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ICANN Asks US and Canadian Regulators to Consider if .SUCKS Violates Laws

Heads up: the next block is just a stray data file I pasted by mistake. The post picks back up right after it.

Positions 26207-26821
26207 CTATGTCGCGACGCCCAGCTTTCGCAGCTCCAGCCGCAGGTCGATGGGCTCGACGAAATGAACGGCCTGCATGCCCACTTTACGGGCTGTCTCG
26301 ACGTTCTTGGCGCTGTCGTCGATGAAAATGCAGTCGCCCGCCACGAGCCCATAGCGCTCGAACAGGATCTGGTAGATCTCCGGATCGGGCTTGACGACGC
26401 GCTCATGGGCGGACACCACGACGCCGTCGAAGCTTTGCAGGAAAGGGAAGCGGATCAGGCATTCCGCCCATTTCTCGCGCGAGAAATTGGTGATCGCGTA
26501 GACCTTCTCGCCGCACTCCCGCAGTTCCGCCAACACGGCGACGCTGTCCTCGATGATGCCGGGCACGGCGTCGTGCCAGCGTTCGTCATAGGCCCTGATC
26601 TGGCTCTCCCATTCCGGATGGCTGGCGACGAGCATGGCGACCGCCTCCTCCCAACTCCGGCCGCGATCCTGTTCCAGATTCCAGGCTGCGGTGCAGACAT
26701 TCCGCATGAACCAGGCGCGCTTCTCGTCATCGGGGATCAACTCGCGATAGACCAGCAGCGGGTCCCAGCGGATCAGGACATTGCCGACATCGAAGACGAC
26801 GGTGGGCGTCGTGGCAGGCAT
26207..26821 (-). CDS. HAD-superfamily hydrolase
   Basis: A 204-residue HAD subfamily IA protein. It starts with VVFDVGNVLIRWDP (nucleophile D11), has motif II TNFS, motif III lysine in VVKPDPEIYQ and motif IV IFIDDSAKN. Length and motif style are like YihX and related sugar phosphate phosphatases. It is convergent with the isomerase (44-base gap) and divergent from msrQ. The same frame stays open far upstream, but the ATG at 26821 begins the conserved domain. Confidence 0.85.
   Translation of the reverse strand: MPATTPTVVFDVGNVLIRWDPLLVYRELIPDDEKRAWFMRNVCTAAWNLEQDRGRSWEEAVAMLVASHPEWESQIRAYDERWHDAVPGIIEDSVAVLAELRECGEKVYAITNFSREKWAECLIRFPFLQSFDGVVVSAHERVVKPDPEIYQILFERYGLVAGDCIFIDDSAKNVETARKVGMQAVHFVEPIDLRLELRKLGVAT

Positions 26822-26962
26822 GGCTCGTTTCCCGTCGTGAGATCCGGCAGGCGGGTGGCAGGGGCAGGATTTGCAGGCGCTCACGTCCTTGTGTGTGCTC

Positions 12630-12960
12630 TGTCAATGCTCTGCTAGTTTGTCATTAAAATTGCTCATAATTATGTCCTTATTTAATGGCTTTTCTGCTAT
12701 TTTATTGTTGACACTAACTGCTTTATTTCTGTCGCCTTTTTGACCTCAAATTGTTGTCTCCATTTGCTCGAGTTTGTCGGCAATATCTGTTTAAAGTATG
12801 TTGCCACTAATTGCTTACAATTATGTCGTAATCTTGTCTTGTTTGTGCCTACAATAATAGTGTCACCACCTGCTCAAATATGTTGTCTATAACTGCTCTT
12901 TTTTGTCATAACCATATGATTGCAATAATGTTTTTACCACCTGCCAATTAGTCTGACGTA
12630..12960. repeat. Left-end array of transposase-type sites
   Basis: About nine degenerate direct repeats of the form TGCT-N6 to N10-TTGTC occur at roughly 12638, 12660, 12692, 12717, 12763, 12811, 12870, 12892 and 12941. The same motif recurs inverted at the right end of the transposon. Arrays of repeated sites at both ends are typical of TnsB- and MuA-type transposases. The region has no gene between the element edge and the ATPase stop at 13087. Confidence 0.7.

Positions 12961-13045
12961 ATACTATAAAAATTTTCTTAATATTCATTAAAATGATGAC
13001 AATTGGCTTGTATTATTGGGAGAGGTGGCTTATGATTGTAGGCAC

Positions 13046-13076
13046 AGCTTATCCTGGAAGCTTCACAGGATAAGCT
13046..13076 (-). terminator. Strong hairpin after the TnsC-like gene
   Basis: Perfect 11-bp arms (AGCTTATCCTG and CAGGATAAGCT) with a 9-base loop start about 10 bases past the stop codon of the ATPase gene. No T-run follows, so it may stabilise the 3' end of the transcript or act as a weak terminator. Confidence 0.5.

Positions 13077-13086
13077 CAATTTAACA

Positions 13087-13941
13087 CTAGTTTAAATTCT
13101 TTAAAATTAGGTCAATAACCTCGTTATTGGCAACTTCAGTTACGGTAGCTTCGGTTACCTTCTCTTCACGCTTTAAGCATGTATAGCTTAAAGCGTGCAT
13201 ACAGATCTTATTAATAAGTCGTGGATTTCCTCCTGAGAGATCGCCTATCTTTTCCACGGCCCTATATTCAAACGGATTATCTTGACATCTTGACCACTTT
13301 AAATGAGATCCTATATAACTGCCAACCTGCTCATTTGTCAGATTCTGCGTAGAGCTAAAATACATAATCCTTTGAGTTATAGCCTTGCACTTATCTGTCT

There has been widespread outrage from brand owners as to the business model of the .sucks gTLD with fears the gTLD will turn into a forum for registrants to “bash-a-brand.” And now following a complaint from ICANN’s Intellectual Property Constituency [pdf], ICANN has asked both the U.S. Federal Trade Commission (FTC) and, because Vox Populi is a Canadian enterprise, Canada’s Office of Consumer Affairs (OCA), to consider assessing and determining whether or not Vox Populi is violating any of the laws or regulations those agencies enforce.ICANN is currently evaluating remedies available to them under the registry agreement. Should Vox Populi not be complying with all applicable laws, it may also be in breach of its registry agreement allowing ICANN to take action itself, acting consistently with its public interest goals and consumer and business protections to change these practices through our contractual relationship with the registry.Greg Shatan, president of the IPC, whose letter on 27 March sparked ICANN’s outreach to the FTC and OCA, spoke to Domain Incite and said the word “justice” is more appropriate than “appeasement”.”We’re looking forward to the FTC and OCA taking a look at Vox Populi’s behaviour,” Shatan told Domain Incite. “And there’s lots to look at. The punitive TMCH Sunrise, where a ‘rights protection mechanism’ intended to protect trademark owners has been turned into a scheme to extort $2,500 and up… The eternal Sunrise Premium of the far-from-spotless .SUCKS registry. The mysterious ‘everybody.sucks’ — purportedly a third party, purportedly providing a ‘subsidy’ to registrant — would anyone be surprised if that was a sham?With reference to the FTC referral, Shatan also told Domain Incite that “I don’t think ICANN wants to waste the FTC’s time. It’s far more rational to think that ICANN informed the FTC because Vox Populi’s activities are within the jurisdiction of the FTC. Mr. Berard’s remarks seem to indicate that he believes that Vox Populi operates beyond the reach of US laws.””With a tech contact in Bermuda and an admin contact in the Caymans, that may have been Vox Pop’s intention. Vox Pop may be operating outside US laws, but I doubt they are operating beyond their reach.”The issue, the IPC believes, needs to be considered urgently as the .sucks Sunrise period was slated to open on 30 March and that Vox Populi will “charge trademark owners $2,499 and up to register domain names in the TMCH Sunrise period” was one of their concerns. “Vox Populi’s incredibly high fees will prevent many trademark owners from being able to take advantage of the TMCH Sunrise period.”The “illicit scheme doesn’t stop there” though according to the IPC. “If a trademark owner decides that it will sit out the Sunrise Period and attempt to register its trademark as a domain name during general availability for $249, it still may be forced to pay at least $2,499. This is because Vox Populi has now introduced its ‘Sunrise Premium’ list. (Despite the name, ‘Sunrise Premium’ pricing applies only during general availability.) If a trademark is on the Sunrise Premium list, it will always be at least $2,499 per year. The Sunrise Premium list is a list of strings compiled by Vox Populi from strings registered or blocked in other TLDs’ sunrise periods.”According to the IPC, “Vox Populi’s strategy is obvious-to ensure that those trademark owners who have invested in protecting those trademarks by registering in the TMCH and registering domain names in other sunrise periods, and who are most likely to want to protect their trademarks by registering in .SUCKS, cannot avoid paying at least $2,499 per year, no matter when they register.”